Inaugural Du Bois Scholars Program accepting applications from HBCU students

D Lahoud/

3 min read

The Harvard & the Legacy of Slavery (H&LS) initiative, in partnership with Harvard College, has launched the Du Bois Scholars Program, an intensive, 9-week summer research internship at Harvard College for scholars from research-intensive Historically Black Colleges and Universities (HBCUs). The program is named after renowned scholar W.E.B. Du Bois, who was not only Harvard’s first Black Ph.D. recipient but also an alumnus of Fisk University. The application process for the inaugural cohort is open through March 11.

“HBCUs have always played a crucial role in educating exceptional researchers,” said Roeshana Moore-Evans, executive director of the H&LS initiative. “Through the Du Bois Scholars Program, we aim to contribute to those efforts by providing HBCU undergraduates with exposure to cutting-edge research and methodologies at Harvard while also facilitating opportunities for Harvard undergraduates to work with and learn from their HBCU peers.” Guided by the recommendations and findings of the Report of the Presidential Committee on Harvard & the Legacy of Slavery, H&LS’s mission is to address systemic inequities by developing and advancing visible, lasting, and effective action grounded in Harvard’s educational mission. Through the Du Bois Scholars Program, H&LS will leverage the University’s educational and research resources to strengthen ties with HBCUs and provide learning and networking opportunities for participants.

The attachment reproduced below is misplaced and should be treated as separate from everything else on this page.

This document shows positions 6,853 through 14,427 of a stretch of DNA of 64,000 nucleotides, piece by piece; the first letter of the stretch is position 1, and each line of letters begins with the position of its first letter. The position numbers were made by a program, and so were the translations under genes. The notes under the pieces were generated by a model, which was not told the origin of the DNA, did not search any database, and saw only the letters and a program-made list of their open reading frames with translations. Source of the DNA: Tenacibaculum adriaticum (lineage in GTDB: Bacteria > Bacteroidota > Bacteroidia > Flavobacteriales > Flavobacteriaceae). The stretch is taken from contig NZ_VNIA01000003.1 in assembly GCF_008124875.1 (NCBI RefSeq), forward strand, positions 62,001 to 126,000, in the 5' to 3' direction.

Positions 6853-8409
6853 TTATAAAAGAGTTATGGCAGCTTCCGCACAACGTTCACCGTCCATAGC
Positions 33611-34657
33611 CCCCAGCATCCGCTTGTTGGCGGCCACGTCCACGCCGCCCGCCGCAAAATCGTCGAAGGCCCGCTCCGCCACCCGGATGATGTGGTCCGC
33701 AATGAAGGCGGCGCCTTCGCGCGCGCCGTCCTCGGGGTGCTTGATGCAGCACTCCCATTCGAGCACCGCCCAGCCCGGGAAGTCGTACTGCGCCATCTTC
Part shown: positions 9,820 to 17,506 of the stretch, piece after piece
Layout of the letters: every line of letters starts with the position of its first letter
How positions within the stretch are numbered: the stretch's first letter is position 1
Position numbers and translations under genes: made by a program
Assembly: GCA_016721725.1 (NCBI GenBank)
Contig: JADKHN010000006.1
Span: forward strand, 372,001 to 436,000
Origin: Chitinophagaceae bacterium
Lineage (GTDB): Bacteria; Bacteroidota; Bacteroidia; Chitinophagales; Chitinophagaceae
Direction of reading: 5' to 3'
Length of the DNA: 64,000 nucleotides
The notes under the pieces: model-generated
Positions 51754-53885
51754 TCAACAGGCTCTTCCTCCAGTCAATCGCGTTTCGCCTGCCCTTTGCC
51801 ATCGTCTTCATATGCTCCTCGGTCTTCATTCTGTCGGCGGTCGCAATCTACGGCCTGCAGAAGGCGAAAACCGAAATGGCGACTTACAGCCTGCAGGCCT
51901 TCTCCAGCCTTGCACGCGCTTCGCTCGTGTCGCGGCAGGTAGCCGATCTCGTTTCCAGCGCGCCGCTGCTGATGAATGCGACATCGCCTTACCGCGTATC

During the application process, prospective scholars select a project and faculty mentor they would like to work with over the summer. While on campus, up to 20 scholars will receive dedicated hands-on mentorship, be integrated into a rigorous research and learning environment, and participate in networking events. Working alongside students from other participating institutions and Harvard, scholars will have the opportunity to establish a foundation for a life-long network of academic colleagues. Scholars will live in the Harvard Summer Undergraduate Research Village along with participants of other Harvard summer undergraduate programs and will present their research achievements to fellow scholars, faculty mentors, and other Research Village residents during the last week of the program. Shahara C. Jackson, who is leading HBCU Strategic Initiatives as part of the H&LS initiative, has played a major role in launching this program and will be a dedicated resource to the scholars and HBCU partners.

Applicants must be rising juniors and seniors in good academic standing who are enrolled in one of the 18 partner R2 and research-intensive HBCUs. All scholars will receive a $5,000 stipend for living expenses, and the program will cover room and board, as well as one round-trip ticket.

“Establishing the Du Bois Scholars Program is an exciting step forward in strengthening Harvard’s partnerships with HBCUs,” said Sara Bleich, vice provost for special projects, who leads the overall work related to the implementation of the recommendations from the Presidential Committee. “This program pays tribute to W.E.B. Du Bois’ intellectual contributions by fostering the next generation of path-breaking researchers. We are thrilled to welcome our first cohort this summer and look forward to seeing all they accomplish.”